SBL members, of which I am one, have received an email announcing that the Review of Biblical Literature website is to become member-only access forthwith. This means that those who wish to use it must provide their SBL membership number and name to access the site, and that anyone who is not an SBL member will have to join the society to gain access. The email offered no real reasons for the decision, and I think it is mistaken. I have written today to the RBL editorial board (their names are here) and the SBL council (their names are here) about this, and reproduce my email below. I urge fellow SBL members to write along similar lines in the next few days, so that our colleagues on these bodies get a sense of the groundswell of opinion on this issue among our members. You can get the email addresses of all these people from the SBL member directory of course; if you’d like the list of email addresses without hunting through the member directory, please email me at: steve.walton (at) stmarys (dot) ac (dot) uk.
Carrie Schroeder has also written and posted her letter on her blog here; she wrote before me, and thus I have cited what she says and not repeated it. Her blog post is excellent and I encourage you to read and draw upon it in writing.
Here’s my letter:
Dear esteemed colleagues on the RBL editorial board and SBL council,
I am writing in response to the email I received from Bob Buller announcing that the Review of Biblical Literature website will soon become unavailable to those who are not members of SBL. I am a long-time member of SBL, a seminar chair (The Book of Acts), a steering committee member (Biblical Lexicography), and a reviewer for RBL. I am disappointed and distressed by this decision and thus I’m writing to you about it.
I’m disappointed because the decision was announced without any consultation with our membership. A decision like this, which limits the availability of an important resource which we as a society are providing, needs a very significant justification. This is especially so at a time when we are seeking as a learned society to make our knowledge available to the wider public through initiatives such as the excellent Bible Odyssey website, to which I myself have contributed. I’m thus sorry that the decision has simply been announced without any real explanation of the reasons behind it. I’m open to learning that there are overwhelming reasons why we should limit access to RBL to our membership—but the email from Bob does not provide me with them.
My distress stems from the wide use that I know is made of RBL by those who both are not members of SBL and cannot afford to be members of SBL. I am thinking of numerous colleagues teaching and learning in developing countries who have very limited incomes, and for whom membership of a society whose meetings they will never be able to afford to attend is beyond their means. I am thinking of numerous leaders of faith communities who value the reviews on RBL as a guide to their own reading, but who would never attend an SBL meeting, and whose income is very limited. I could multiply examples, but I hope you see my point: RBL seems to me to be an example of a resource that I would like my society to share with such people, and I want my membership fee and the income of my society to be used to that end. As Carrie Schroeder notes in her cogent and well-argued blog post, the trend among scholarly societies is to share resources openly (she cites MLA as an example), rather than keep them to ourselves. See http://earlymonasticism.org/2016/01/05/dear-sbl-a-paywall-will-bring-neither-prestige-nor-progress/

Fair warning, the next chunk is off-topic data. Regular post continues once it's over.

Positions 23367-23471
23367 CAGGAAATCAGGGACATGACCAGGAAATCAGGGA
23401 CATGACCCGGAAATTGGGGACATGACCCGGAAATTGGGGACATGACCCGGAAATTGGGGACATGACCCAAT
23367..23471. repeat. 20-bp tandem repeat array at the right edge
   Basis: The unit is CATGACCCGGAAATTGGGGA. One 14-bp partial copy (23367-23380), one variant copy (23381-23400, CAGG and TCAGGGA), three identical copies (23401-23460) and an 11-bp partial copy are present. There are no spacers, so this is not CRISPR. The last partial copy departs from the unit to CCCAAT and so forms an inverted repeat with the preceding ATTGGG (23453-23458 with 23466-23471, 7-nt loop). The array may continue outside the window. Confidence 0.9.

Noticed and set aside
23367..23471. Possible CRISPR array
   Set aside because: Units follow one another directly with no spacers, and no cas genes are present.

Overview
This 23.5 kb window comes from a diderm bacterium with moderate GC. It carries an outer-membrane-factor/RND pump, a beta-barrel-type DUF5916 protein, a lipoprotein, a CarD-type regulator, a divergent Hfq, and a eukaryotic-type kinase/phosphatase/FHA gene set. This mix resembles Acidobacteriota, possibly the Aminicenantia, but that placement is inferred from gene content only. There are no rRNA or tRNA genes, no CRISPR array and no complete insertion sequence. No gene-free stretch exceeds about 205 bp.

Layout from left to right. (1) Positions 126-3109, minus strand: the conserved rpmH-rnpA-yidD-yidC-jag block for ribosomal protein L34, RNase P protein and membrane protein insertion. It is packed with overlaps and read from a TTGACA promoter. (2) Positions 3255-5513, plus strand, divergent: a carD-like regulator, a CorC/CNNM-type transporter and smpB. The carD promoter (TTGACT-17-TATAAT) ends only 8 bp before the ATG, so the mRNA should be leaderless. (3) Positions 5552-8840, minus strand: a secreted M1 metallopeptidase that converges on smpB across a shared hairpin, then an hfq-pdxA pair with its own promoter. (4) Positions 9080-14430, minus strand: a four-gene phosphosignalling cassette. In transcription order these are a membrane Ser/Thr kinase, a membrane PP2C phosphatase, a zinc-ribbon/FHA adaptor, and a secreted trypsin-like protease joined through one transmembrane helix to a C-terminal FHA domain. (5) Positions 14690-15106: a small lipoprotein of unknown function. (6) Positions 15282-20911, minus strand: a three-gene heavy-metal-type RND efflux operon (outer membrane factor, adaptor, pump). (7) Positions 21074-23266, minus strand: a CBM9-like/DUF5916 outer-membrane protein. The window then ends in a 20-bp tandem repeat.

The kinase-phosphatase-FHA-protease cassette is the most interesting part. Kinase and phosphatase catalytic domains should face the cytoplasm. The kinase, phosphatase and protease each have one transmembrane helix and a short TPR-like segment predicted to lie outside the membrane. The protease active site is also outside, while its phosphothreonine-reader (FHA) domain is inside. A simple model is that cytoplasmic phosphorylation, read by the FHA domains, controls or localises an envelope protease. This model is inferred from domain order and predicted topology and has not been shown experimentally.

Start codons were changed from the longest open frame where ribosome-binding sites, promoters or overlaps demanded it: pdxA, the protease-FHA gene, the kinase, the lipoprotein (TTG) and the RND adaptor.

[As an aside, in terms of opening up access, I was one of the seminar chairs at the seminar chairs’ meeting at the end of the 2015 annual meeting who strongly supported the proposal that we introduce the possibility of those registering for the annual meeting to make a donation specifically to provide greater funding for developing world scholars to attend the annual meeting.]
More than that, hiding RBL behind what is in effect a paywall is a mistaken strategy, for open access to material leads to more use of material, and in particular leads to more cross-disciplinary use, something we as a society are seeking to encourage in having joint seminar sessions both within SBL and with colleagues in AAR. Melissa Terras, Professor of Digital Humanities at University College London, and others have demonstrated that open access facilities such use—see Carrie Schroeder’s blog for the links.
I am also doubtful of the claim that restricting access to RBL to members will lead to greater income; it seems to me unlikely that someone who cannot access RBL because they are not an SBL member will want to join SBL purely to access RBL, good resource though it is. As you hardly need me to tell you, there has been some criticism recently of the quality of some reviews in RBL (although I think this is a minority, but that still has the danger of ‘one bad apple’ spoiling the barrel in terms of RBL’s reputation)—and those who have heard that through blogs and the like are hardly likely to pay money to a resource that is perceived by some as of limited value.
I support very much the other concerns in Carrie Schroeder’s post, which I know she has sent to you as an email, so I forebear to repeat them. I urge you to review this decision with a view to reversing it, unless there are compelling reasons to go down the route of limiting access to SBL members. If there are such reasons, please share them with us, your members; if there are not, please keep RBL as open access.